Reconstructing New Orleans through Deconstruction

A building in New Orleans is reconstructed into Louisiana’s first LEED Platinum commercial building and a vital hub in the 9th Ward.

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Located in the Lower 9th Ward in New Orleans, 5200 Dauphine was a storied, if not derelict, building post-Katrina. The 100-year old “camelback shotgun,” a two–story adaptation of the famous NOLA housing prototype, had acted first as a family residence and later as a neighborhood sandwich shop. The Preservation Resource Center (PRC) originally purchased the property with restoration in mind. However, years of neglect compounded by the floodwaters following Katrina left the bones of the building unsalvageable.

For a nonprofit whose mission is to rebuild historic buildings in blighted areas, the idea of razing the structure to build anew was unsettling. Architect Wayne Troyer of studio WTAoffered an alternative: preservation through deconstruction. By carefully dismantling the building, the project team could preserve and catalogue high quality materials that reduced project costs and spoke of the narrative of the place. Through this effort, nearly 60% of the original building was salvaged.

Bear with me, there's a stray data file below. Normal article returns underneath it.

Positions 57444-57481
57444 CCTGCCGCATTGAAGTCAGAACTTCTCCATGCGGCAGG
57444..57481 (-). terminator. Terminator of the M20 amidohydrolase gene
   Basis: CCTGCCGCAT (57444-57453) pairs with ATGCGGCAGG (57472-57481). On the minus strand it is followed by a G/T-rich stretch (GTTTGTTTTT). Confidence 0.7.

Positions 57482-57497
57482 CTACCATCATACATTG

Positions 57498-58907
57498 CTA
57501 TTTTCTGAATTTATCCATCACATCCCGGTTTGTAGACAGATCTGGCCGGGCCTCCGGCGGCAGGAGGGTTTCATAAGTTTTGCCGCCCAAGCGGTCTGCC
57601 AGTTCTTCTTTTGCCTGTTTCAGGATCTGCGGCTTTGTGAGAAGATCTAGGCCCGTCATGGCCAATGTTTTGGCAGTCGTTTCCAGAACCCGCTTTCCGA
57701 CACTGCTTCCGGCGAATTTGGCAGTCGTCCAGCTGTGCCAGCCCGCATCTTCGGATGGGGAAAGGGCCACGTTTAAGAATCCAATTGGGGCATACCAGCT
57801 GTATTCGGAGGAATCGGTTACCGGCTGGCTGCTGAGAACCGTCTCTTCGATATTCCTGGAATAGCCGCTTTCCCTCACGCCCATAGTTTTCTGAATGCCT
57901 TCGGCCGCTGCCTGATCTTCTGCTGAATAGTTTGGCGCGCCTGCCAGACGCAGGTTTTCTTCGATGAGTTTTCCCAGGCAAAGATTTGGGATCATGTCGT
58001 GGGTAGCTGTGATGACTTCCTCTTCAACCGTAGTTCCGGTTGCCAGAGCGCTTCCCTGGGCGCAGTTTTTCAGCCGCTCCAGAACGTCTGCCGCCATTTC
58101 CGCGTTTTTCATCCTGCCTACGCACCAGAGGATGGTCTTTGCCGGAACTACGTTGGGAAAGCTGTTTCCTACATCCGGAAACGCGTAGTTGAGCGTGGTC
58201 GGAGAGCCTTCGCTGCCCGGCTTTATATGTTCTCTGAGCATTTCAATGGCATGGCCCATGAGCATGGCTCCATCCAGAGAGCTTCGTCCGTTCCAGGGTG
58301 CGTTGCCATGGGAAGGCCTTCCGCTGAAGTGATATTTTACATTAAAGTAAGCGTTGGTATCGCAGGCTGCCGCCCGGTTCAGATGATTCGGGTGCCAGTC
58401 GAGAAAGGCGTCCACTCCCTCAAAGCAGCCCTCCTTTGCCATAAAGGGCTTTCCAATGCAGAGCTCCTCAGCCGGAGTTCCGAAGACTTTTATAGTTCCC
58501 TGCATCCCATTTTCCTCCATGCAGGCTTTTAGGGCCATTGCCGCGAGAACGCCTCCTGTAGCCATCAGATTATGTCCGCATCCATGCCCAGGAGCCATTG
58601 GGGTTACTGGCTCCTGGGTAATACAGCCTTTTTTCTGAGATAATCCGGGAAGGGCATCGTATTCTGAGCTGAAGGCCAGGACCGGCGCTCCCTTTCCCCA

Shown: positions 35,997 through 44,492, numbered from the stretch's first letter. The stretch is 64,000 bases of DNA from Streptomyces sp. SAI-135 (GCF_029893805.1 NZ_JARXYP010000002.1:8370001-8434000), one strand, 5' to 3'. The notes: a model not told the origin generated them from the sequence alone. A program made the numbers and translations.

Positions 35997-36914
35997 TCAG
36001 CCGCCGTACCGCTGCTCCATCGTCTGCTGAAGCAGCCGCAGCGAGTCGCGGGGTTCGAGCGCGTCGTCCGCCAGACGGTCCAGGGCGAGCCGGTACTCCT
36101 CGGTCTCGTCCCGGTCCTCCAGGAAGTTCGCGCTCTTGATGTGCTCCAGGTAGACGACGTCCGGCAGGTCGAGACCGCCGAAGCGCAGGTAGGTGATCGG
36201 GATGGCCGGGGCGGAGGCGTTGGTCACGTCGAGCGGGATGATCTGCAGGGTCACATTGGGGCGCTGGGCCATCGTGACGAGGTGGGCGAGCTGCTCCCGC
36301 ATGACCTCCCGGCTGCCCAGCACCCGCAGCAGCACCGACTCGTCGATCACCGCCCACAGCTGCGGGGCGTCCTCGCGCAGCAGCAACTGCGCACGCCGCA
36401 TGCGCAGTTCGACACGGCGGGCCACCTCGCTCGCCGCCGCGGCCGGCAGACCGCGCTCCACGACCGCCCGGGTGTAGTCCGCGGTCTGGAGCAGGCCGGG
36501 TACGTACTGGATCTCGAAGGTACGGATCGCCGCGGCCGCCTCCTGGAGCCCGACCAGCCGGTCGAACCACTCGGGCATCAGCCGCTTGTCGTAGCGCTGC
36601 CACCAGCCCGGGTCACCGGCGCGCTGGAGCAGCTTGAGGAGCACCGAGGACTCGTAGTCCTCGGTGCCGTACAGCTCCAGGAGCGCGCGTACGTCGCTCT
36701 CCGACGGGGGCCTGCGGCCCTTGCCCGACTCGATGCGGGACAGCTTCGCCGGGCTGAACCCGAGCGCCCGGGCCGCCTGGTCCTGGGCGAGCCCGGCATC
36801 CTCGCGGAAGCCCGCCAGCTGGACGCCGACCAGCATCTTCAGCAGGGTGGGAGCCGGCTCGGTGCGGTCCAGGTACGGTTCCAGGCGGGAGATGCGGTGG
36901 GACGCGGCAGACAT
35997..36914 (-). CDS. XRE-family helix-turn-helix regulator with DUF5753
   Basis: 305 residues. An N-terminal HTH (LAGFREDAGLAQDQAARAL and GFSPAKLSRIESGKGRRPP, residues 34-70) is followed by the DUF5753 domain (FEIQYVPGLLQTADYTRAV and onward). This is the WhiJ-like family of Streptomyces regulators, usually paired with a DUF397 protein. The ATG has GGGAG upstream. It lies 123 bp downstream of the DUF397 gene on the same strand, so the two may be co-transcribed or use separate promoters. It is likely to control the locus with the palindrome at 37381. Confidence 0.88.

Set for completion in the next few months, 5200 Dauphine Street, part of the PRC’s Operation Comeback program, will act as the new headquarters for Holy Cross Neighborhood Association. The building aims to be the first LEED Platinum commercial building in Louisiana and a vital hub in the 9th Ward. The design exposes many of the repurposed materials, including indigenous old growth cypress used as internal wainscoting and viewports in the new floor to the old tile floor of the Ruiz Sandwich Store.

Now 5 years post-Katrina, the scale of what still awaits reconstruction is daunting. New Orleans faces the conundrum of the griever: how to properly mourn what was lost while anticipating the inevitable joys of that which still stands. 5200 Dauphine Street offers insight on the potential of reuse in facilitating mass reconstruction efforts but more acutely the project shows how careful treatment of the built environment can honor collective memory. This story is one of many to appear in Public Architecture’s new e-book, The Design for Reuse Primer, free and downloadable at

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Tags: built environmentnew orleanshurricane katrina

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